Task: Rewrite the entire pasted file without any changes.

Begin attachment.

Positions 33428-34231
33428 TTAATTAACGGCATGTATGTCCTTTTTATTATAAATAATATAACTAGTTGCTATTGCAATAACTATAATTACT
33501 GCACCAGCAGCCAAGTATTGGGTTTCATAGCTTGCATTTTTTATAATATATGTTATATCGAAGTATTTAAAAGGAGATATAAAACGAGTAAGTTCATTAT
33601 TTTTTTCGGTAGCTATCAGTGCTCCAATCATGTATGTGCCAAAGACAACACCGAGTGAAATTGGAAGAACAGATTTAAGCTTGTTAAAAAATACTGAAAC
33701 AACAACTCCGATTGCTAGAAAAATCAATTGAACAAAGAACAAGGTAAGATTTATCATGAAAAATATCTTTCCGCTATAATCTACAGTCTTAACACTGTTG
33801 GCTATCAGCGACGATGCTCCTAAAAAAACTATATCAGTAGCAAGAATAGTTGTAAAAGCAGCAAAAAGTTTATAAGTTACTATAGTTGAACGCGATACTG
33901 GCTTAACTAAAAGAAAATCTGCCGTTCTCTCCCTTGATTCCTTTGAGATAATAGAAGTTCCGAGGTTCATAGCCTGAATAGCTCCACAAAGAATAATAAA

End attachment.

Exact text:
Positions 33428-34231
33428 TTAATTAACGGCATGTATGTCCTTTTTATTATAAATAATATAACTAGTTGCTATTGCAATAACTATAATTACT
33501 GCACCAGCAGCCAAGTATTGGGTTTCATAGCTTGCATTTTTTATAATATATGTTATATCGAAGTATTTAAAAGGAGATATAAAACGAGTAAGTTCATTAT
33601 TTTTTTCGGTAGCTATCAGTGCTCCAATCATGTATGTGCCAAAGACAACACCGAGTGAAATTGGAAGAACAGATTTAAGCTTGTTAAAAAATACTGAAAC
33701 AACAACTCCGATTGCTAGAAAAATCAATTGAACAAAGAACAAGGTAAGATTTATCATGAAAAATATCTTTCCGCTATAATCTACAGTCTTAACACTGTTG
33801 GCTATCAGCGACGATGCTCCTAAAAAAACTATATCAGTAGCAAGAATAGTTGTAAAAGCAGCAAAAAGTTTATAAGTTACTATAGTTGAACGCGATACTG
33901 GCTTAACTAAAAGAAAATCTGCCGTTCTCTCCCTTGATTCCTTTGAGATAATAGAAGTTCCGAGGTTCATAGCCTGAATAGCTCCACAAAGAATAATAAA